Moving to a Coworking Center? Look before you leap.

Coworking as a mode of working has grown very rapidly over the last five years, to the extent that it may well be called an industry now. Most of the coworking operators that exist today have been in the business for 2-3 years. If one has about 5-6 years of experience, one is seen as mature. Alex Hillman, who has been around for more than 12 years in the business, by the same logic, is like a dinosaur in the business.

In this short video Alex mentions that the current trend of enterprises moving to coworking spaces is like a fashion statement A lot of things have changed and yet some things have not changed. Let us look at two aspects:

A. Changed: The nature of work has changed radically, is still changing and faster every other day

B. Unchanged: What remains unchanged is the importance of aligning the corporate culture with the enterprises’ business vision.

Let us talk about A. What has changed at the workplace due to the infusion of technology at the workplace is common knowledge. New words have been introduced to our business vocabulary like agile working, remote working, activity-based working, robotization, gender sensitivity, flexi-timing, innovation, entrepreneurship, incubation and so on. The sub-culture around such terms are common across most large and small enterprises. Larger enterprises see merit in adopting the practices of startups and behaving like startups to be more agile and business savvy in a new world. One of the multiple advantages, for a large enterprise, of working from a co-working space is the perceived rub-off of a common culture of being cool, agile and up to date on how work gets done out there, these days. There is a perceived value in docking onto the common innovative culture that a coworking culture breeds. So it is not surprising to come across a bootstrapped social innovation startup rubbing shoulders with an e-commerce unicorn with billions of dollars in revenue in a co-working space.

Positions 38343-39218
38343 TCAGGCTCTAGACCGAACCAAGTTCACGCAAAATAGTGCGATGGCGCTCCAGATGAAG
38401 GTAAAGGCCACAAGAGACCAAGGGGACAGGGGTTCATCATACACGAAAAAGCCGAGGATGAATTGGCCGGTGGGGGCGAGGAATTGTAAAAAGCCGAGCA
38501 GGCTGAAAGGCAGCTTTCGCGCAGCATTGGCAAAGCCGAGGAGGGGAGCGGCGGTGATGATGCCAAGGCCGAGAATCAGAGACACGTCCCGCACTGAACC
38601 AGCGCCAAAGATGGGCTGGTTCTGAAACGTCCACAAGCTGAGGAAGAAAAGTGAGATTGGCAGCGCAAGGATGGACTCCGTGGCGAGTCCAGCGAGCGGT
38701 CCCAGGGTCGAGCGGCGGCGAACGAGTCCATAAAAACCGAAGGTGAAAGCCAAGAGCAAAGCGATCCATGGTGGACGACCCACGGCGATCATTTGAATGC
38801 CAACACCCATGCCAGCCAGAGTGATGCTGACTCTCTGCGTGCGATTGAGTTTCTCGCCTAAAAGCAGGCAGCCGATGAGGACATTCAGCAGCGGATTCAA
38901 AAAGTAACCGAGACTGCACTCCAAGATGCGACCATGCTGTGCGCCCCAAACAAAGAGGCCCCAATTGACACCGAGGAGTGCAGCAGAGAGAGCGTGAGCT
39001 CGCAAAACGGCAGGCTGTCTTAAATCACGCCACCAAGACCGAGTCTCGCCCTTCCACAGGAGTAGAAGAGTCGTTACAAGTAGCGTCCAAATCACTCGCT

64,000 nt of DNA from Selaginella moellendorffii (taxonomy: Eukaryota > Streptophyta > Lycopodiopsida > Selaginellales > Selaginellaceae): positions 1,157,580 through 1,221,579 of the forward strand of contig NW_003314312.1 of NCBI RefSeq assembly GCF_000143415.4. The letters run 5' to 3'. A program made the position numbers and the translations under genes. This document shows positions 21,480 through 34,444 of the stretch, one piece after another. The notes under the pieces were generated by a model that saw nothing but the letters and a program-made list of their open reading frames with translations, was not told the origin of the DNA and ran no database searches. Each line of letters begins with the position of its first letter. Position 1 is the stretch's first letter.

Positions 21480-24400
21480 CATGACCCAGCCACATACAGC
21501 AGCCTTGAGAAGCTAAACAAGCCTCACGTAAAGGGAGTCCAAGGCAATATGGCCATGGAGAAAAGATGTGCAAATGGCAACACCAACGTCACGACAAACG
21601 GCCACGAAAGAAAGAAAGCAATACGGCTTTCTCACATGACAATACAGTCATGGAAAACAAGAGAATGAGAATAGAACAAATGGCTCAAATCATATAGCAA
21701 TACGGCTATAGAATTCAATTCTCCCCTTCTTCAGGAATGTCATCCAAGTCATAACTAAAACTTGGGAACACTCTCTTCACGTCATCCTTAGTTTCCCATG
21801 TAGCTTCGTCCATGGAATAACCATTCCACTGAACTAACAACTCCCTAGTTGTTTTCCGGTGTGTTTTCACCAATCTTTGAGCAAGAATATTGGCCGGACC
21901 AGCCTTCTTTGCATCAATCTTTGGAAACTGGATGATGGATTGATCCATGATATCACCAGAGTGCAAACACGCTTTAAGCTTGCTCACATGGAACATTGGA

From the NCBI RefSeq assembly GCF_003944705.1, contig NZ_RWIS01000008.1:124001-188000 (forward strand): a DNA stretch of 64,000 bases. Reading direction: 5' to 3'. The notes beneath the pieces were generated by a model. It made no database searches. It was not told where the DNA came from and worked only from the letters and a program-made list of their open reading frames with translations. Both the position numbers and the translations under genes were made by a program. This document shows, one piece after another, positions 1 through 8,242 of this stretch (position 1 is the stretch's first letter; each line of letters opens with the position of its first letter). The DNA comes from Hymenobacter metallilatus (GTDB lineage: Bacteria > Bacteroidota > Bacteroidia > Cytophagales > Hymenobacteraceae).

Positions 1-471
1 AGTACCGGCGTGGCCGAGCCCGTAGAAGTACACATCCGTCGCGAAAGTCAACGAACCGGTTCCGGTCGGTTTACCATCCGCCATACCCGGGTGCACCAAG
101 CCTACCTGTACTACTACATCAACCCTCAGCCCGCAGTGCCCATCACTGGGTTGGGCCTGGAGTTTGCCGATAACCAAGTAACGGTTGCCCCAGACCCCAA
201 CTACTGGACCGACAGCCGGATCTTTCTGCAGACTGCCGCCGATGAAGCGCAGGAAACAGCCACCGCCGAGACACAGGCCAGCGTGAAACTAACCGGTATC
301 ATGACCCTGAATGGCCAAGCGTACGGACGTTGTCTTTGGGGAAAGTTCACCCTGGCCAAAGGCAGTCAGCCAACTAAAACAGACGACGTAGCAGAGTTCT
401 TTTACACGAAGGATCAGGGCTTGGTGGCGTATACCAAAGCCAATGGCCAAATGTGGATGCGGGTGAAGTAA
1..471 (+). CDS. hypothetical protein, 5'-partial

Let us look at it from the B viewpoint now. In terms of a business vision and goals, there is a huge difference between the unicorn and the startup. The individual business ethos will be very different. The current core will be very different. The resultant and inherent culture is likely to be very different. When co-working spaces host a multitude of such cross-cultural enterprises, a common culture evolves. Subscribing to such a common culture is likely to do more harm than good; to a ‘certain segment of workers’ from within an enterprise, not to all.

Let me broadly divide the ‘work’ within an enterprise into two broad categories of Design and Delivery. Let us say that Design is about R&D, business development, branding and management. Delivery is about execution and delivery of the product or service. Design is unique for every enterprise (at least it is supposed to be that way for business success), whereas Delivery is process driven and has common elements. Design is more right brained (emotional) and Delivery is more left brained (logical). For example, many enterprises in India doing ‘back-end’ work, run Delivery for enterprises focused on Design, based in the USA and Europe.

Delivery oriented enterprises may find it relatively easier to adjust to coworking spaces, given the commonalities of the ‘Delivery formula’. This may even work in ‘left-brained’ co-working spaces, which are commoditized, and nothing short of a real estate model. However a Design oriented team is unlikely to gain much from such a coworking solution. In fact, it may be detrimental. It is very difficult for such enterprises to retain its uniqueness (which is at the core of business success) in a commoditized coworking model. The only way such teams can flourish are from spaces that will allow its unique corporate culture to align with its business goals and ethos. That means a coworking space that is really really service oriented. Now, the moot question is, does such a coworking center exist? Many of the big coworking centers grew on the backbone of service and the growth of communities. But in the rush to become bigger and bigger, I suspect that they may not be listening enough to the communities’ needs and wants.

The challenge here is that the number of ‘left-brained’, logical jobs and tasks are reducing drastically as robotization takes over rapidly, and one sees a steep growth of ‘right-brained’, creative jobs. Over the coming months, for coworking players, the merit of ‘not forgetting to listen to the community’s voices’ will get highlighted as Service (I mean real customized service, not lip service) will take precedence over a commodity offering. As for enterprises, the need to augment its unique culture through its personalized workplace, is likely to see prominence. So, like Alex says, yes, it can be seen as a fashion statement if enterprises are relocating to coworking centers without introspection. Look before you leap!

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